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Latin music, with a twist

By Chen Nan | China Daily | Updated: 2018-12-15 09:00
Yang Xuefei, the first to study classic guitar at the Central Conversatory of Music in Beijing, has joined hand with violinist Huang Mengla to produce an album on Latin music, Milonga del Angel. [Photo provided to China Daily]

London-based violinist Huang Mengla and classical guitarist Yang Xuefei have collaborated on an album to explore the free, emotional and colorful expression of Latin music.

In 2012, classical guitarist Yang Xuefei and violinist Huang Mengla did their first collaboration at a concert in the National Center for the Performing Arts in Beijing, paying tribute to Italian composer Niccolo Paganini.

The partnership worked out so well that, six years later, Huang decided to approach Yang once more to jointly create an album on Latin music.

"The guitar plays a key role in interpreting Latin music and Yang was the first classical guitarist I could think of then," says Huang.

In August this year, the duo spent two days in London's Angel Studios recording the album, which comprises pieces that are influenced by Spanish and South American music. On Nov 23, the pair arrived in Shanghai to share their latest work, titled Milonga del Angel, which was released under the Deutsche Grammophon label.

"The violin is usually paired with the piano or an orchestra. It's interesting to combine the violin with classical guitar," says Huang, 38, who was enrolled in the Shanghai Conservatory when he was just 8 years old.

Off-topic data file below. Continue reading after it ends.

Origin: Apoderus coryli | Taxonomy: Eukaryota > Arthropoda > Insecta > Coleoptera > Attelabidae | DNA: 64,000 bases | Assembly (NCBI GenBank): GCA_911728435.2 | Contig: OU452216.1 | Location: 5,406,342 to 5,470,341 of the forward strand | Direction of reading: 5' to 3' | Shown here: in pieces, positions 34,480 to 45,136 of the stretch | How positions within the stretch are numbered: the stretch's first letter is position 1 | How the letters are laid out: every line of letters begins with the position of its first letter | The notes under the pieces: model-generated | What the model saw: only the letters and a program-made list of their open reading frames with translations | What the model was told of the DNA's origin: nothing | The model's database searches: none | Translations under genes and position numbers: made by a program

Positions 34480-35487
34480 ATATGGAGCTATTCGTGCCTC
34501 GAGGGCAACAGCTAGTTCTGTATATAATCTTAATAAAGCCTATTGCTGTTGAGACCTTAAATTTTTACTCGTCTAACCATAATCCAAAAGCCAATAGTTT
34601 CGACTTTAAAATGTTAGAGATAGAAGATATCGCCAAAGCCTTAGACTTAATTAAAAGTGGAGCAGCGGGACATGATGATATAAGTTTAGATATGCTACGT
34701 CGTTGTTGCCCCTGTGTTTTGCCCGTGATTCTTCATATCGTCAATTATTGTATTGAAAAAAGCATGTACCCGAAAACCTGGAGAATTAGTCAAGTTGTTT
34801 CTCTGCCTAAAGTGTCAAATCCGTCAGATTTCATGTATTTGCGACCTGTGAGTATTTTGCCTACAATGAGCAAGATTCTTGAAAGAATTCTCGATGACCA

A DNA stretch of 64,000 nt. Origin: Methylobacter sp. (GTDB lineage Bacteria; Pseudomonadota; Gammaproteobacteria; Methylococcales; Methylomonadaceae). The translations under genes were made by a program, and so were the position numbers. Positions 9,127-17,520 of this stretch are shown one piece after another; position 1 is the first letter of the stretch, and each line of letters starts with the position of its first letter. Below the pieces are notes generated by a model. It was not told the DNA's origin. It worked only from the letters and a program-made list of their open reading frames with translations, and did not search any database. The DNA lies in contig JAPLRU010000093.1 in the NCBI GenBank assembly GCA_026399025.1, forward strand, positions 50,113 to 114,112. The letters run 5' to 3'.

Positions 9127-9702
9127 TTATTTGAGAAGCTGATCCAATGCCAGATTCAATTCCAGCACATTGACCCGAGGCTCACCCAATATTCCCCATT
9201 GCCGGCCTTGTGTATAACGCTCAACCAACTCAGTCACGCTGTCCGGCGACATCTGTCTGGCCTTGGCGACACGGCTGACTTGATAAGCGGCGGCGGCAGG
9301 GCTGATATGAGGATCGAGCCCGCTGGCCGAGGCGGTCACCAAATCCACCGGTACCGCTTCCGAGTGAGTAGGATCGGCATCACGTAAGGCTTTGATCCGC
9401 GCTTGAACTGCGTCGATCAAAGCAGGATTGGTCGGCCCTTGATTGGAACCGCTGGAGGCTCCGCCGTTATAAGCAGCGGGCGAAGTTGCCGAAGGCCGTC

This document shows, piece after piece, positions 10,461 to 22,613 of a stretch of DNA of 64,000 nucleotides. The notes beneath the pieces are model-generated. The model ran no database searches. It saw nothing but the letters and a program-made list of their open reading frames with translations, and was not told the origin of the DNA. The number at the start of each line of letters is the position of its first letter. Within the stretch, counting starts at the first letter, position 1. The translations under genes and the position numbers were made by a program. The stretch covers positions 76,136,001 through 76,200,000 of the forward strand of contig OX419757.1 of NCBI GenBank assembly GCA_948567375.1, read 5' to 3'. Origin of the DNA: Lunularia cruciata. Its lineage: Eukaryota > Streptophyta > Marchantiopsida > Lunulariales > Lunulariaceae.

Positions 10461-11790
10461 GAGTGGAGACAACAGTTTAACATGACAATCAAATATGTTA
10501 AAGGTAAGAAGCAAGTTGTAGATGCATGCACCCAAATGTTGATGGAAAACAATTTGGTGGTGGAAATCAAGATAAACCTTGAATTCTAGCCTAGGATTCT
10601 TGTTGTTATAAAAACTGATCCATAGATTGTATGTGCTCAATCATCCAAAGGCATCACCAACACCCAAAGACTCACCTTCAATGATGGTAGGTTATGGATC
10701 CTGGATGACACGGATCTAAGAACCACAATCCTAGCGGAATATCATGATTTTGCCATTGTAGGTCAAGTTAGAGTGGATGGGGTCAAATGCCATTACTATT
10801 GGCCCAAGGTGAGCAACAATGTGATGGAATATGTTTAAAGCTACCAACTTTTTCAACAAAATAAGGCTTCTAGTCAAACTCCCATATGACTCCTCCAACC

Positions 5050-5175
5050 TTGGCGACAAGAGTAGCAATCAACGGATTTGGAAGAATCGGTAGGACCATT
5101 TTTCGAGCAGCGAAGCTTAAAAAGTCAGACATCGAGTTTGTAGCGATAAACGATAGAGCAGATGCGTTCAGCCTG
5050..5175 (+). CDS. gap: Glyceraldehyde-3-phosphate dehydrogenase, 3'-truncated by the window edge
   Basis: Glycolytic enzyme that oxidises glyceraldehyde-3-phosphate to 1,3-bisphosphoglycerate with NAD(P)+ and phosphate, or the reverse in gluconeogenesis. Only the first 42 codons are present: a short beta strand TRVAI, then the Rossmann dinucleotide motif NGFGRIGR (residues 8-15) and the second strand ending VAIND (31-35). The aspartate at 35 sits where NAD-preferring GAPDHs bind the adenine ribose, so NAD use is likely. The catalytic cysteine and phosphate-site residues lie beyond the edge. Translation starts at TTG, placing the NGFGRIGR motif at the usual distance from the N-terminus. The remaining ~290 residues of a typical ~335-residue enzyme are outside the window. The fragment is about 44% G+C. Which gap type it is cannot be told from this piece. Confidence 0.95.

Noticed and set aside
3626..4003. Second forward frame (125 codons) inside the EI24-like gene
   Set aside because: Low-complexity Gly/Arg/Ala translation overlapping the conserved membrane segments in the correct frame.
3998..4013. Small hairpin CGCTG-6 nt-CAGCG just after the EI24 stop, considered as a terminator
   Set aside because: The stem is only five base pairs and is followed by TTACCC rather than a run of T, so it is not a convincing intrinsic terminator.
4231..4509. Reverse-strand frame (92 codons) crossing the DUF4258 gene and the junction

"Unlike the traditional repertories I have played before, such as Austrian and German music works, Latin music is free, emotional and colorful. It feels like tasting different food when I'm playing it."

In 2002, Huang took the top prize at the prestigious Paganini International Violin Competition in Italy, where he also won the Renato De Barbieri Memorial award for the best interpretation of Paganini's caprices, and the Mario Ruminelli Memorial award.

Yang chose a mix of original guitar compositions and arrangements, including Spanish composer Manuel de Falla's Danza Espanola No. 1 and Suite populaire espagnole, Argentine composer Astor Piazzolla's Histoire du Tango, Paganini's Sonata Concertata and even some of her own creations.

"The pieces we've recorded for the album display the versatility of both musical instruments and they are beautiful companions to each other," says Yang. "The composers of these pieces are connected musically. For example, the three Spanish-born composers: Isaac Albeniz, Manuel de Falla, and Enrique Granados. Both of Albeniz and Granados were notable influences on the younger Falla. Paganini being from Italy and Piazzolla from Argentina both shared an understanding and love for the Spanish sound."

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